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The handwritten tracklist for SWISH that Kanye has put on Twitter

A handwriting expert analyses Kanye’s new album tracklist

Following the rapper’s tweeted tracklist, we asked a handwriting expert (who had never heard of him) to analyse exactly what it meant

Kanye West just dropped his new album tracklist on Twitter – and in typical Kanye fashion, he’s describing it as “the best album of all time”.

Uploading a handwritten tracklist on Twitter earlier this morning (with a sign-off from Kylie Jenner at the bottom), his announcement has already received over 200,000 likes and retweets from fans eager to hear his follow-up to 2013’s Yeezus. Although we’ll have to wait until February 11 until SWISH is officially released, we thought it might be interesting to try and get an insight into the rapper’s creative flow before then. We asked handwriting expert Adam Brand to analyse Kanye’s penmanship – and the results might surprise you.

“Reading this, I’m not surprised that he’s a famous rapper. The choice of pen is interesting. He’s chosen to use a thick fibre tipped pen. It’s the sort of pen commonly used by singers and actors because it makes a strong impression – he definitely wants to make an impact on the world. Negatively, you could also suggest that the use of a fibre-tip pen suggests you want to make an impression without having to do too much work! The overall effect is one of dominance.”

While it won’t come as a surprise to many that Kanye likes to be dominant, Brand thinks that he might also have a more sensitive side.

“Looking at his writing, I think this indicates someone with a warm nature. The words are very close together, which suggests that he has a strong need to be involved with people, and the fact that the baseline is wavy and undulating suggests he’s impressionable – he cares what people think about him.”

Impressively, given that he had never heard of Kanye West until I explained who he was (‘he raps poetry over music, did you say?), Brand identifies the question that perplexes Kanye fans the world over. Is the “Kanye brand” – the soaring ego and bigger-than-Jesus pronouncements, the love-me-or-hate-me attitude – is it all a creation of the man himself?

“I’d say that the way he uses capital letters suggests a masked persona. He doesn’t necessarily want people to know the real him. Often when someone uses capital letters it means they put on a front, but underneath they’re quite a sensitive person.”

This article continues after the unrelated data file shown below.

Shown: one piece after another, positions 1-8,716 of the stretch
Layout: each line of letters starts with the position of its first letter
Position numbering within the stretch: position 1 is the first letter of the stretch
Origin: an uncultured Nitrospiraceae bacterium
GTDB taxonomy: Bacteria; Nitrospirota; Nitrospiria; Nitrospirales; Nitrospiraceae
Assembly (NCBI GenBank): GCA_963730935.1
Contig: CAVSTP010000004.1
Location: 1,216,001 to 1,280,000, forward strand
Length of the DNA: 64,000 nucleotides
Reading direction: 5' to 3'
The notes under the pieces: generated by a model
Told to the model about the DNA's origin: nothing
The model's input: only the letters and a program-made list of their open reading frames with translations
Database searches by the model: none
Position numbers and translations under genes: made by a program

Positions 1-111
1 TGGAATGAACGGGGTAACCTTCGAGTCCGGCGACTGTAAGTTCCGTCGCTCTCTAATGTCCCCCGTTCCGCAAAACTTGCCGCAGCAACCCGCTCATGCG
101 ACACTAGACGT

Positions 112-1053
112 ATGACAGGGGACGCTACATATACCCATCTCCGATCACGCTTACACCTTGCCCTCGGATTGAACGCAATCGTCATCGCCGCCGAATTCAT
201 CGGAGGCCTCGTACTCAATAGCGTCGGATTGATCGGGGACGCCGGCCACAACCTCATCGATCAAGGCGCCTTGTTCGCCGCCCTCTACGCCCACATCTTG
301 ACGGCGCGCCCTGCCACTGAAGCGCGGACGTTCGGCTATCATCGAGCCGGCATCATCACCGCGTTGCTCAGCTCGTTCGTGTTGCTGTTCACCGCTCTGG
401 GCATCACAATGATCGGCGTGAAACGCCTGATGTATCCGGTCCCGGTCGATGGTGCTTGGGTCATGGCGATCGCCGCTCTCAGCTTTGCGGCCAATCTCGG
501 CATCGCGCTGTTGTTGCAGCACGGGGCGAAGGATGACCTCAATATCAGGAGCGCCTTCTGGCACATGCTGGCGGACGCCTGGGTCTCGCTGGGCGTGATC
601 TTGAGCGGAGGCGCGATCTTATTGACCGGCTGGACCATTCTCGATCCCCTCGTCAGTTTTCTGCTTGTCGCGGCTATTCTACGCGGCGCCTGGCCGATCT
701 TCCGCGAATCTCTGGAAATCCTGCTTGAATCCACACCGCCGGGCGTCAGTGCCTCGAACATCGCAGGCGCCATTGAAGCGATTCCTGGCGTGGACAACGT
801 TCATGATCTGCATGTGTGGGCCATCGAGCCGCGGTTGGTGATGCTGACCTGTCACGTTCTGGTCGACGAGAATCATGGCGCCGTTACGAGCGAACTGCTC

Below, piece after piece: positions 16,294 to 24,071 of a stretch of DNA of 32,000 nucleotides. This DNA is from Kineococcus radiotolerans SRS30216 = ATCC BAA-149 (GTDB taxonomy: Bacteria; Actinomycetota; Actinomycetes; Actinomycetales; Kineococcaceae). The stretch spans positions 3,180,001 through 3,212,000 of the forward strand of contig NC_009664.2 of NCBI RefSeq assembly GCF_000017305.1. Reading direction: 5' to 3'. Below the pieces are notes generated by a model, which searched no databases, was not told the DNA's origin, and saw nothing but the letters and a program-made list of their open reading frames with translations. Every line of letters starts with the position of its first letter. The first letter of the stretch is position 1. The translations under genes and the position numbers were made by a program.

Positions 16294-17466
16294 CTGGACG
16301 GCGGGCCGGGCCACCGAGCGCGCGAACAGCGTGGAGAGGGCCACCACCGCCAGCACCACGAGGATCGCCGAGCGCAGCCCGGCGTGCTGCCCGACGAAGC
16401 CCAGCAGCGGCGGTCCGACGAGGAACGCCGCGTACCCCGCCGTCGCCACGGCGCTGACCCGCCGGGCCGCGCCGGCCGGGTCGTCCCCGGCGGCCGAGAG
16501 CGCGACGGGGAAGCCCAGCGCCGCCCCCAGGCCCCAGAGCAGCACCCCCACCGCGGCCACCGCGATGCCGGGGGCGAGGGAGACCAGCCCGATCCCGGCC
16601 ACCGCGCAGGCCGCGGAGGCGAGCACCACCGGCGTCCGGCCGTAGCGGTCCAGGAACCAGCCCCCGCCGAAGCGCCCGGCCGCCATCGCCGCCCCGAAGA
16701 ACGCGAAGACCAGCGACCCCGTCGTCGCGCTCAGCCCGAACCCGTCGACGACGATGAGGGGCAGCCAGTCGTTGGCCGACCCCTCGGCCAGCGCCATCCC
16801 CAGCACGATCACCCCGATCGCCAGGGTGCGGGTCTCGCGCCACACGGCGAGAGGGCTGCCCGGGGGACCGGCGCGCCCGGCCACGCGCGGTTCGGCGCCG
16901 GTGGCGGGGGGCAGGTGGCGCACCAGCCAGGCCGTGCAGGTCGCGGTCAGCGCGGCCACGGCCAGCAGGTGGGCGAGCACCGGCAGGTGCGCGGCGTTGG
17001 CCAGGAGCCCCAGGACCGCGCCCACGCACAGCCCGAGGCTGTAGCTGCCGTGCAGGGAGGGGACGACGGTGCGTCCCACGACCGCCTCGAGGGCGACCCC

When it comes to the rapper’s creative process, Brand’s of the view that Kanye’s not always logical in his approach. “The capital letters are disconnected from each other and don’t join up. This means that he’s intuitive in his thinking, rather than logical.” Once again, Brand seems to be spot on in his analysis – in an interview with director Steve McQueen for Behind The Hustle, Kanye described his creative process as “childlike”. “I just close my eyes and act like I’m a three year old. I try and get as close to a childlike level as possible because we were all artists back then.” 

“I do worry about the last word. There’s a lot going on in that oval. I wouldn’t want to talk about what though too much, it’s too dangerous”

Turns out, whether you stick within the lines or write across the page is pretty major in the handwriting world. “Kanye’s keeping within the lines, which is interesting. People who are quite full of themselves usually ignore the lines and write right through them”. So perhaps Kanye’s not as much of an egomaniac as is popularly perceived. Kylie on the other hand…well, Brand’s impressed.

“Look at how Kylie’s written across the page. Totally imaginative; she couldn’t care less about structure; she’s just out there having fun. She’s a very impressive character. The handwriting is large, which suggests she wants to make an impact. I think she wants to make her mark on the world”.  

Overall, Brand’s pretty complimentary. “Certainly the overall effect is pretty positive. The way that the ‘y’ on the second line curves to the right is a good sign. It usually means someone is altruistic. And what I also find interesting is that he’s kept his left margin really straight. That suggests he respects education.

“I can definitely see he’s a rapper. For example, the way he’s used a figure of eight for a ‘g’ suggests a tremendous mental certainty, which is what you’d expect from a rapper. He’s clearly got a lot of intuition and flexibility, and the writing suggests restlessness ­– he needs to be with people and creating all the time. He definitely lives in the here-and-now.”

For all these positive signs, Brand does end on an ominous note ­– although, frustratingly, he won’t be drawn into what it means. “I do worry about the last word. There’s a lot going on in that oval. I wouldn’t want to talk about what though too much, it’s too dangerous”.

So, Kanye’s a creative, intuitive, charitable kinda-guy – with a hidden dark side. Which given everything we know about him, seems pretty much spot on. And it turns out, Kylie’s the one we need to keep our eye on. Who’d have thought it?